Will My Baby Ever Sleep through the Night?

Will my baby ever sleep through the night?

There is a lot to be said about babies sleeping through the night, various styles of parenting, sleep coaching and everybody has an opinion.

It’s a good idea to learn about the science of sleep and what is developmentally normal for babies.

Author Elizabeth Pantley has this to say on the subject here:

“The medical definition of “sleeping through the night” for a young baby is a five-hour stretch. That’s FIVE hours—not the eight, ten, or twelve hours that you may wish for! Most babies still awaken two to three times a night up to six months of age, and once or twice a night up to one year old. A baby is considered to be “sleeping through the night” when he sleeps those five consecutive hours without waking up to feed. While this may not be your definition of sleeping through the night, it is the reasonable yardstick by which we measure a young baby’s sleep. Yes, some babies achieve this stretch much sooner than others, but they do all get there eventually.”
Having this yardstick to go by can put things in a better perspective. For more info we recommend the The No Cry Sleep Solution by the above mentioned author. It is full of easy to understand scientific data on how sleep works and sensible tools on how to encourage your baby to sleep better. What we love most about this book is that it is a compilation of information and stories from mothers around the world.

The following are some baby sleep tips and basics that we’ve gained over the years that you might find useful:

1) Sleep begets sleep. A tired baby will not sleep well. Don’t wait until your baby is overtired as you may have an even harder time getting your baby to sleep. A well rested baby will sleep better. It sounds weird, but it works!

2) To make #1 easier, observe and learn the ways your baby signals that he is tired. Crying is actually a late signal. Some earlier signals may include: losing interest, decreased activity, becoming quieter, droopy eyes and more.

3) Don’t assume that all night noises mean that baby is awake and needs you. Some babies just make lots of noise when they are sleeping. Listen carefully and only pick up the baby if you are sure that she actually needs tending to. She may just be grunting, cooing or gurgling in her sleep and picking her up will disrupt her sleep cycle.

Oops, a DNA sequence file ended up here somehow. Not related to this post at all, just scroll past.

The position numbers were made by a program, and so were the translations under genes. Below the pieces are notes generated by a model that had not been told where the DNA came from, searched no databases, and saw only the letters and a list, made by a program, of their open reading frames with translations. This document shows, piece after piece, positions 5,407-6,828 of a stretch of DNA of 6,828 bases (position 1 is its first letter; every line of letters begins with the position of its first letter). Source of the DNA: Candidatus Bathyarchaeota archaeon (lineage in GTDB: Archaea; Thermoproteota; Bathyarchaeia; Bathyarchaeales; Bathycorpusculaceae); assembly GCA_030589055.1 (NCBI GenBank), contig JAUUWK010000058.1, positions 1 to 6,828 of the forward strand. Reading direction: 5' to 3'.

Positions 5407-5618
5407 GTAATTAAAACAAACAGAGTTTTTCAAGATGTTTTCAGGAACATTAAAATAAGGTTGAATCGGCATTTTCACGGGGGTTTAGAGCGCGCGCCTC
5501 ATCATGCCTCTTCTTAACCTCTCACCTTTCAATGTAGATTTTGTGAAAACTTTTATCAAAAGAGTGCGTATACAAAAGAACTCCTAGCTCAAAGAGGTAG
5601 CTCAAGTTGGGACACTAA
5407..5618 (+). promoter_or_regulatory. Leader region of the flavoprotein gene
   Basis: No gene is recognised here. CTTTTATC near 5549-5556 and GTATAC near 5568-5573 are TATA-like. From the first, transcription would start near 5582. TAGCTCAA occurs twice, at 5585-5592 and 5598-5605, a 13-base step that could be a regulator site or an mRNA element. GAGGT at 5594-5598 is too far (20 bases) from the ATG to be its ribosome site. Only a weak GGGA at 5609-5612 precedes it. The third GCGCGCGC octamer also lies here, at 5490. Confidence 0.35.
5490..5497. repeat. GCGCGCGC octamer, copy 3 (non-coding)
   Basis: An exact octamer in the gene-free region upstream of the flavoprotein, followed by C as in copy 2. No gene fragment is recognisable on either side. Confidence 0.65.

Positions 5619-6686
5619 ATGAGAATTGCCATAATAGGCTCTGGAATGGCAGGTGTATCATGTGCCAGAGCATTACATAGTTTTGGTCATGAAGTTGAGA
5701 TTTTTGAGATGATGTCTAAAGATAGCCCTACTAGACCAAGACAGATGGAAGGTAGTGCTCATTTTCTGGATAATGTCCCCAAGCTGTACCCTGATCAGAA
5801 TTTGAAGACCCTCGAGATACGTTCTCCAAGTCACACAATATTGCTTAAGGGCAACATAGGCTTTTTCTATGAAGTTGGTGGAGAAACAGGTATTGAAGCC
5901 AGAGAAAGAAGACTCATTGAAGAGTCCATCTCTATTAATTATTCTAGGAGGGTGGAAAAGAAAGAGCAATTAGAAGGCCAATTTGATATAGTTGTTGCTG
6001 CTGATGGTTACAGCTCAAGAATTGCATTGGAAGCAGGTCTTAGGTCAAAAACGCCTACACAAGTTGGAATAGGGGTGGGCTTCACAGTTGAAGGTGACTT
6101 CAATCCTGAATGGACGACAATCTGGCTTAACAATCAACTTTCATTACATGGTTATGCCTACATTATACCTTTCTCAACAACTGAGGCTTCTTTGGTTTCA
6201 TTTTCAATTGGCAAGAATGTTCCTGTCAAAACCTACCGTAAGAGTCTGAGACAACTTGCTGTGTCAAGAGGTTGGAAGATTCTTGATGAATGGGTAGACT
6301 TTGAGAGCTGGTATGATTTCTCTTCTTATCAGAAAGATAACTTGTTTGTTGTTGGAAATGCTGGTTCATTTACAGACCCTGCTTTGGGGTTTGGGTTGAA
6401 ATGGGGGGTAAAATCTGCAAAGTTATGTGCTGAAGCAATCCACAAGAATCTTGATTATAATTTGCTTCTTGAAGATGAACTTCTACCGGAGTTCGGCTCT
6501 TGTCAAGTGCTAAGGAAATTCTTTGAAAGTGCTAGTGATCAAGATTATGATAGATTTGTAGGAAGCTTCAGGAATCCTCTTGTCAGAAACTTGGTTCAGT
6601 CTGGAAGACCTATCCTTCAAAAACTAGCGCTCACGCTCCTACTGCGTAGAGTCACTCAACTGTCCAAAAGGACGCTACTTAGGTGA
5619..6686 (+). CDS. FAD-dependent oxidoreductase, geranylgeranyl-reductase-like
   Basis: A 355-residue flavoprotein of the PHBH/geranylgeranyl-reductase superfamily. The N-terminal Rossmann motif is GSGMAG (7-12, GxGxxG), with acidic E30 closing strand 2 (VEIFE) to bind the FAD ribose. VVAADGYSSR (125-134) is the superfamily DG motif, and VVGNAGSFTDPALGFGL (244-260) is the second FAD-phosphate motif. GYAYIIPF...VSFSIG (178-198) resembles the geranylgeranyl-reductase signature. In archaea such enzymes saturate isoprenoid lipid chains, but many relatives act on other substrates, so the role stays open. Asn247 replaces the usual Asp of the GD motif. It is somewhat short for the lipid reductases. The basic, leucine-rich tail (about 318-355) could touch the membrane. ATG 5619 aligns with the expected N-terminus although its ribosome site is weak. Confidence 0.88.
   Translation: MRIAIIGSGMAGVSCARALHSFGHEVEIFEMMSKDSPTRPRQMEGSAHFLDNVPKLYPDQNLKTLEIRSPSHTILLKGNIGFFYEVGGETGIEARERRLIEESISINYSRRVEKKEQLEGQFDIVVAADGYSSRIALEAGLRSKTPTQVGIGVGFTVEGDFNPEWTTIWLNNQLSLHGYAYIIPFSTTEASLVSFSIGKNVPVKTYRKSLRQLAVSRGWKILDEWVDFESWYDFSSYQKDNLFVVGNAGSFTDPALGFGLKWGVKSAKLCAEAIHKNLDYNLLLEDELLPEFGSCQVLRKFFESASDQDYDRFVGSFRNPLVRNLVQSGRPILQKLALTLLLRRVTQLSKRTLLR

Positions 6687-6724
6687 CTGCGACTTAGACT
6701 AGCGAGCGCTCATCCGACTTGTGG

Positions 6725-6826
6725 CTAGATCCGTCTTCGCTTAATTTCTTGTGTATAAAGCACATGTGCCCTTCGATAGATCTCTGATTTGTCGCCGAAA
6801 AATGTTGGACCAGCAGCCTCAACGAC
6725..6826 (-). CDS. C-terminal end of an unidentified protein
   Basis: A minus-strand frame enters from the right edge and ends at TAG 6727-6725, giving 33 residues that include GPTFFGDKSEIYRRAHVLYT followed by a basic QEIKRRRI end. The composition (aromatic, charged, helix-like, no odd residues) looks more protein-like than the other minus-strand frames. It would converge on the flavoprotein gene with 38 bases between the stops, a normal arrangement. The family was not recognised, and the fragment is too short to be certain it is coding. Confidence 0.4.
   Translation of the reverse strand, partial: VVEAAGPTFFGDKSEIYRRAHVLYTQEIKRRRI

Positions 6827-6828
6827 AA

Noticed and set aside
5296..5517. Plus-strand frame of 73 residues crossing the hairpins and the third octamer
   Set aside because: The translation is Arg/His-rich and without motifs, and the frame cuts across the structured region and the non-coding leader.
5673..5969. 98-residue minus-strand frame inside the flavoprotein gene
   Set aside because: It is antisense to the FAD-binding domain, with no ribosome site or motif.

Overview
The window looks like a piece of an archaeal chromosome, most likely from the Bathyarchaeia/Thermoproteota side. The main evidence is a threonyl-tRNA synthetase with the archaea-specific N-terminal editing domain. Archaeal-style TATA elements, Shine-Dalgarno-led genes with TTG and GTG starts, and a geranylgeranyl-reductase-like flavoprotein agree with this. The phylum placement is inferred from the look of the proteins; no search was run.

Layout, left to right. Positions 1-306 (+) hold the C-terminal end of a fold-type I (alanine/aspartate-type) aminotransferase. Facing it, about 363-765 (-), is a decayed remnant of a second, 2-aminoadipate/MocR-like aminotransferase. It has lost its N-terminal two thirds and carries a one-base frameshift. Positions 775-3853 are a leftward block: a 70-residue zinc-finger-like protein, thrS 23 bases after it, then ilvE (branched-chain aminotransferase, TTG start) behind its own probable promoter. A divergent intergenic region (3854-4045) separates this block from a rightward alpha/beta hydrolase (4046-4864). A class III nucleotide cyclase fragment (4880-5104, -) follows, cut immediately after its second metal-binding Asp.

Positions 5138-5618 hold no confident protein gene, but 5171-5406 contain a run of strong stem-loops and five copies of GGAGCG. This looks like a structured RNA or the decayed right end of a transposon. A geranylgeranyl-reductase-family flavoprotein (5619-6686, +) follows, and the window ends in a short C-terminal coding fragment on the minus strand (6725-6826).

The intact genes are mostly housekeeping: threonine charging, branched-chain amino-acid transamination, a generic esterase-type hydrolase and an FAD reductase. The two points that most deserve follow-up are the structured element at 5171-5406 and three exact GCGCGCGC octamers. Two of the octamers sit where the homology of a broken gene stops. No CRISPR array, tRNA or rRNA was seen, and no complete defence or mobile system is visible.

4) Babies do well with a routine and schedule. Put the baby to sleep at the same time each night after a regular night-time routine. The routine may include things such as: a feeding or snack, warm bath, cuddles, a massage, a book or a special song, rocking and off to sleep. The routine will change and grow as your baby grows. (For example, brushing teeth will be added once baby has teeth!)

5) It may take a few weeks to months before your baby will adjust to his own natural circadian rhythm. He has just left your womb where it was dark 24 hours a day. Following the night time routine mentioned above, letting light in in the morning and keeping the room dark at night helps baby to adjust to the right day and night hours.

6) Once #5 has occurred, naps that start or end after 3pm will likely keep baby up later in the day. (This applies mostly to older babies, not brand new infants who are still sleeping 18 hours a day.) Once your baby has adapted to the right day and night sleep pattern, it’s best to get baby to sleep for the night earlier than later. Try to avoid late naps unless you want to stay up late with your baby.

Our postpartum doulas are happy to help you in an unbiased manner to come up with a sleep plan that works best for you family and will support you no matter what choices you make. We can also provide overnight newborn care for new parents who are in need of some catch up sleep to get back to feeling normal again!

About Christie Collbran

Christie believes in helping women recognize their own inner wisdom, strength and power. Having served as President of the Tampa Bay Birth Network for six years and with ten years serving families as a birth doula, she has a reputation for leadership, dedication and compassion. A childbirth educator, certified lactation counselor as well as a certified doula, she makes a point of ensuring mothers and their partners understand all their birthing options and what to expect on their journey.> keep reading

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